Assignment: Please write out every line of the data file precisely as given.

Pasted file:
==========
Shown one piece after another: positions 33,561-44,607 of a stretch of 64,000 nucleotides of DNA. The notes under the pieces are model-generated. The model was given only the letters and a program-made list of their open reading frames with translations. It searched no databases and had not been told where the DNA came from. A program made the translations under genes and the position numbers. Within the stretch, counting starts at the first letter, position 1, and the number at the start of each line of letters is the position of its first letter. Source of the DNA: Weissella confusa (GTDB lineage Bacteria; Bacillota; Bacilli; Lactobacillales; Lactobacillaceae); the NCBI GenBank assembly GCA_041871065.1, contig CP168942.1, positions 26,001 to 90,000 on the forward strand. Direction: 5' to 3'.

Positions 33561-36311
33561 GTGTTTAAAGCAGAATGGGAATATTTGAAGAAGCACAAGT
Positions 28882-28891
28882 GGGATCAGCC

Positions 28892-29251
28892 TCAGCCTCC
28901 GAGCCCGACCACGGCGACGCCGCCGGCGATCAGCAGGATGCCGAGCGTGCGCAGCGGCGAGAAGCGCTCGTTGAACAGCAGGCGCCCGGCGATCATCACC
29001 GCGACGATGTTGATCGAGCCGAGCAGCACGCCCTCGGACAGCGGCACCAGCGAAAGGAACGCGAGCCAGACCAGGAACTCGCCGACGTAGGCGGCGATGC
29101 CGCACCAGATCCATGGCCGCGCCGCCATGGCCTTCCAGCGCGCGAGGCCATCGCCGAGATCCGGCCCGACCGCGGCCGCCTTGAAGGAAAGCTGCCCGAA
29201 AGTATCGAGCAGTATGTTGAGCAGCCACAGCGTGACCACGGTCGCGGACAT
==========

Shown one piece after another: positions 33,561-44,607 of a stretch of 64,000 nucleotides of DNA. The notes under the pieces are model-generated. The model was given only the letters and a program-made list of their open reading frames with translations. It searched no databases and had not been told where the DNA came from. A program made the translations under genes and the position numbers. Within the stretch, counting starts at the first letter, position 1, and the number at the start of each line of letters is the position of its first letter. Source of the DNA: Weissella confusa (GTDB lineage Bacteria; Bacillota; Bacilli; Lactobacillales; Lactobacillaceae); the NCBI GenBank assembly GCA_041871065.1, contig CP168942.1, positions 26,001 to 90,000 on the forward strand. Direction: 5' to 3'.

Positions 33561-36311
33561 GTGTTTAAAGCAGAATGGGAATATTTGAAGAAGCACAAGT
Positions 28882-28891
28882 GGGATCAGCC

Positions 28892-29251
28892 TCAGCCTCC
28901 GAGCCCGACCACGGCGACGCCGCCGGCGATCAGCAGGATGCCGAGCGTGCGCAGCGGCGAGAAGCGCTCGTTGAACAGCAGGCGCCCGGCGATCATCACC
29001 GCGACGATGTTGATCGAGCCGAGCAGCACGCCCTCGGACAGCGGCACCAGCGAAAGGAACGCGAGCCAGACCAGGAACTCGCCGACGTAGGCGGCGATGC
29101 CGCACCAGATCCATGGCCGCGCCGCCATGGCCTTCCAGCGCGCGAGGCCATCGCCGAGATCCGGCCCGACCGCGGCCGCCTTGAAGGAAAGCTGCCCGAA
29201 AGTATCGAGCAGTATGTTGAGCAGCCACAGCGTGACCACGGTCGCGGACAT